More than 100 patients had their surgery at Gisborne Hospital delayed due to alert level 4.
The hospital's surgical waiting lists have also grown by more than 90 patients since the day the lockdown came into force.
In last week's Budget, the government committed $282.5 million over three years to help district health boards clear patient backlogs due to Covid-19.
But there is uncertainty when the backlog of Gisborne patients would be cleared, Hauora Tairāwhiti DHB chief executive Jim Green said.
It depended on the revisions made at each alert level, Green said.
The Ministry of Health said at alert level 2, health services would "operate at their full scope where possible".
Hauora Tairāwhiti was unable to say by press time exactly what that meant for Gisborne Hospital services.
On Facebook, the DHB said under level 2 it would perform "more surgery, more consultations and more treatment".
It would contact patients who had health appointments postponed due to Covid-19 and prioritise the most urgent cases. Patients were advised to contact their GP if their condition had deteriorated.
At alert level 4, all but urgent care services were put on hold so the hospital could cater for a potential influx of Covid-19 patients. While that influx did not eventuate, the hospital ran at less than 40 percent of its usual capacity.
Figures obtained by The Gisborne Herald under the Official Information Act show 581 patients were waiting for surgery at Gisborne Hospital on 25 March, the day alert level 4 was activated.
By 15 May, that number had grown to 673.
Meanwhile, no surgical procedures that were due to take place at the hospital during alert level 4, which ended on 27 April, were cancelled but 101 were postponed.
Staff shortages contribute to delays pre-lockdown
The DHB was already struggling to treat patients on time before the Covid-19 pandemic hit. At a hospital advisory committee meeting on 20 March, care delays in 10 hospital specialities were discussed.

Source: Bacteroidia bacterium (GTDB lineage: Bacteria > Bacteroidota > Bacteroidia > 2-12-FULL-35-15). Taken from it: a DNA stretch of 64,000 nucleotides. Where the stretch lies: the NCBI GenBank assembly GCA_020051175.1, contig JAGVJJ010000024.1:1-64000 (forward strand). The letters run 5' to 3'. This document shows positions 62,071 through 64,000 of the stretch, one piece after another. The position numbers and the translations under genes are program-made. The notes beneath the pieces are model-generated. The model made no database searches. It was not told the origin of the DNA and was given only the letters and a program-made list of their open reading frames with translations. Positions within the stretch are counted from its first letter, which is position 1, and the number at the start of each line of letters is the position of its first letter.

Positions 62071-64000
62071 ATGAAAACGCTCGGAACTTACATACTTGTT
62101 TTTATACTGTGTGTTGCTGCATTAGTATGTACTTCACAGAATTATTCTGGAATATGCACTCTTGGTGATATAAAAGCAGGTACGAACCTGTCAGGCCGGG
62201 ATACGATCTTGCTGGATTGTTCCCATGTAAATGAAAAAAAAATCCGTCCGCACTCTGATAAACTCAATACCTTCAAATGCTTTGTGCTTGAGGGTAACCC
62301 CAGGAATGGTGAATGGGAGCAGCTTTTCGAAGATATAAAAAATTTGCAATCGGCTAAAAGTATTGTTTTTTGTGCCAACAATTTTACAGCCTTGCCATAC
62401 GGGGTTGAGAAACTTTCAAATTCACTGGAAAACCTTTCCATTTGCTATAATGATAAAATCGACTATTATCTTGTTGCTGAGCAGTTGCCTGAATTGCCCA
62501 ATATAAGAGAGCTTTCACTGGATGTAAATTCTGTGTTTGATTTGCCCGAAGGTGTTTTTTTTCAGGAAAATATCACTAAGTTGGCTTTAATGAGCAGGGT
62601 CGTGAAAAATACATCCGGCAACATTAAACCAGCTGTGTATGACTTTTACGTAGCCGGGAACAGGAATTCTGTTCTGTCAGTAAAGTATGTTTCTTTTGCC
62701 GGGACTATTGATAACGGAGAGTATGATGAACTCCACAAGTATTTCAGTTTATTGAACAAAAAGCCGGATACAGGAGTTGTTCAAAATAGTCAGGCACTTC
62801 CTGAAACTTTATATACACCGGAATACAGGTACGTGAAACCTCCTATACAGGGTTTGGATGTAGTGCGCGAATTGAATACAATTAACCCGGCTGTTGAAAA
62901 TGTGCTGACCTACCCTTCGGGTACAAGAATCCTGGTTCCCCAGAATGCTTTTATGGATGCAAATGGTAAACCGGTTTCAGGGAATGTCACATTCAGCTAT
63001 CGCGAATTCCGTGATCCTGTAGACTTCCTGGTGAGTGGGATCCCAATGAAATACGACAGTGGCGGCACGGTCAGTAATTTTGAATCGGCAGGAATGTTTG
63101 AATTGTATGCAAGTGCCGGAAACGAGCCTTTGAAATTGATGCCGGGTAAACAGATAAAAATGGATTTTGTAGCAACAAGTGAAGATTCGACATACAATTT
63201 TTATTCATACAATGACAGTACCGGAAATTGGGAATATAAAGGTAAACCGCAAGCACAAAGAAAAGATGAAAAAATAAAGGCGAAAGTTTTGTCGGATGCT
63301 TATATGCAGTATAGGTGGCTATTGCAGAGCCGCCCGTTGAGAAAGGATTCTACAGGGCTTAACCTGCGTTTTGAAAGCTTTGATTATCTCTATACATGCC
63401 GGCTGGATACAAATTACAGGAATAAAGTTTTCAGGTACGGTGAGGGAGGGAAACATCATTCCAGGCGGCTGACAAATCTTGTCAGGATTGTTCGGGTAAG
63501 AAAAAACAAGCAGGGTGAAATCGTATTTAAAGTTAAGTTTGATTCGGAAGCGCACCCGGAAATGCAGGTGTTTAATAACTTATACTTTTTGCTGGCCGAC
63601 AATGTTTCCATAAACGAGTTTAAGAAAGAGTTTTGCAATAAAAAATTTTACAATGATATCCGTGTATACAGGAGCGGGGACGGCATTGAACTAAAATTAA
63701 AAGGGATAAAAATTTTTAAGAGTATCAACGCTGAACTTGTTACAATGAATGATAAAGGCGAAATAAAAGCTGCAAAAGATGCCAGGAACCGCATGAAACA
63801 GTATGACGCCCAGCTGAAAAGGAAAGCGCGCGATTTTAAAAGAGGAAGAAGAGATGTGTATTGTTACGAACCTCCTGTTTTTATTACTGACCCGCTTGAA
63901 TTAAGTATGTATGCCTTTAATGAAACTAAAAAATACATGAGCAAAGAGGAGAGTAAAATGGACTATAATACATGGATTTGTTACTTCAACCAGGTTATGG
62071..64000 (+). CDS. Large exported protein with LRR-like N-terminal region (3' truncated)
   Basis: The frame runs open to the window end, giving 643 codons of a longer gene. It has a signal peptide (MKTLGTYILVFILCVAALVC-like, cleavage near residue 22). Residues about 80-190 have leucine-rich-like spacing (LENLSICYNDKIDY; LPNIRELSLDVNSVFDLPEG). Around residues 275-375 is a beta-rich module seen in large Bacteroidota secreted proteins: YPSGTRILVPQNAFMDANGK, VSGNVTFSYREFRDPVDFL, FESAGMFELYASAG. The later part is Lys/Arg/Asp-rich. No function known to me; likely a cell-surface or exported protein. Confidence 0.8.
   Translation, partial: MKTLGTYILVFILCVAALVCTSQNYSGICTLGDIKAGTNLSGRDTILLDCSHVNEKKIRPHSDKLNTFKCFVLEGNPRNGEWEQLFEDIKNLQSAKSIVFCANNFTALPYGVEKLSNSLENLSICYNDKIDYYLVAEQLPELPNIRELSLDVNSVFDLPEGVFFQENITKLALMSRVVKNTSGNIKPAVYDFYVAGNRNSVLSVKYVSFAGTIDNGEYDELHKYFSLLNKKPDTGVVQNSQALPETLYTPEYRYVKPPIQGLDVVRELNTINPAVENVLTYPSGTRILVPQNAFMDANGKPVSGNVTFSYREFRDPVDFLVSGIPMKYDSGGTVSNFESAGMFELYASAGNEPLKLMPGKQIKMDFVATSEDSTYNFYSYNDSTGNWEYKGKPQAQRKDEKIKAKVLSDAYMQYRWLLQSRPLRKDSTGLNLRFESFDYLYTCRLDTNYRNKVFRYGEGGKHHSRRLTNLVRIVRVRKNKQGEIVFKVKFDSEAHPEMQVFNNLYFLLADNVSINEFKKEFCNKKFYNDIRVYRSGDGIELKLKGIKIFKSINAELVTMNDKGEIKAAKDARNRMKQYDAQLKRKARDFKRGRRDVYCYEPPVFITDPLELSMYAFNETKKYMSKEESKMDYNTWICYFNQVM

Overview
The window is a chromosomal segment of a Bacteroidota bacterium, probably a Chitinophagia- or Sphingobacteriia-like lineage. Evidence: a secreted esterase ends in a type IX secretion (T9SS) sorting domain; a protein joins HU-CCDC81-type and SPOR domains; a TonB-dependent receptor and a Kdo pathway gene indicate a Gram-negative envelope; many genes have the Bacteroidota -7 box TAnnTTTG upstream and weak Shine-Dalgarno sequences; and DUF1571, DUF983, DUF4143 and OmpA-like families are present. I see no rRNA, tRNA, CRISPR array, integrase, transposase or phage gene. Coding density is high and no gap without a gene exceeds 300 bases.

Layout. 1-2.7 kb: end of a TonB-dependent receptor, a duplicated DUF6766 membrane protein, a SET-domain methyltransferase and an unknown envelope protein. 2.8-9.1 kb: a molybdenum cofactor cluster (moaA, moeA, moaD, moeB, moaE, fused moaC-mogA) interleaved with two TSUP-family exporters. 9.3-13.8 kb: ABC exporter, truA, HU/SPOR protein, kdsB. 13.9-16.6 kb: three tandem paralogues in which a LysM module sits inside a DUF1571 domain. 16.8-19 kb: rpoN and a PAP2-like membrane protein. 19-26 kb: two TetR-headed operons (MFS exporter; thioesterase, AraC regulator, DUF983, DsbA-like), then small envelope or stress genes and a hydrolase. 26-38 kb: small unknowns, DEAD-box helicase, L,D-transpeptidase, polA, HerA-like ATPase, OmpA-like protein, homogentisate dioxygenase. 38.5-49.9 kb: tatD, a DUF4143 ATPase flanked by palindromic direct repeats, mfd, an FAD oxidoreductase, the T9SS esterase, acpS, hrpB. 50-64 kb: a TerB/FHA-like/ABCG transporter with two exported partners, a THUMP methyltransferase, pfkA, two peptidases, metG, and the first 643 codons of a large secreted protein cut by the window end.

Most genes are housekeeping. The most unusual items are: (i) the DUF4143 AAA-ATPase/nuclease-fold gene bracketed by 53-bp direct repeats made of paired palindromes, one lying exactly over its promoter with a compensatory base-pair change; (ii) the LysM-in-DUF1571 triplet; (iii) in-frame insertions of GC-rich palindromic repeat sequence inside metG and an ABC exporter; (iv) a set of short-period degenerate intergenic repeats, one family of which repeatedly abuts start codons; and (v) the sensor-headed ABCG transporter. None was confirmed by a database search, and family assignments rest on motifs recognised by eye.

Green told board members the problem was caused by increasing need coupled with staff shortages, with limited specialists across New Zealand making it difficult to fill vacancies.
Clinicians going on strike last year and the fact some hospital services were provided by visiting specialists had exacerbated the delays, he said.
Board member Josh Wharehinga said whānau were approaching him with concerns about how long it was taking to get a first specialist assessment.
The assessment needed to be done within four months of a GP referral being accepted by hospital staff as meeting the threshold for publicly-funded specialist care, as per Ministry of Health guidelines.
Hospital staff had 15 days to assess referrals. If the specialist determined a patient qualified for treatment, it also needed to be provided within four months.
Wharehinga wanted to know if the district health board was actively informing patients of care delays and the reasons for them.
Green said the delays were recorded in his report to the board each month, but explaining the delays to patients was something the DHB had not been doing and needed to pick up on.
In February, some patients were waiting longer than four months for first specialist assessments in dermatology, gynaecology, neurology, ophthalmology (eye), otorhinolaryngology (ear, nose and throat), plastic surgery and urology.
Some were also waiting longer than four months for treatment in general surgery, gynaecology, ophthalmology, otorhinolaryngology, orthopaedics, paediatric surgery, plastic surgery and urology.
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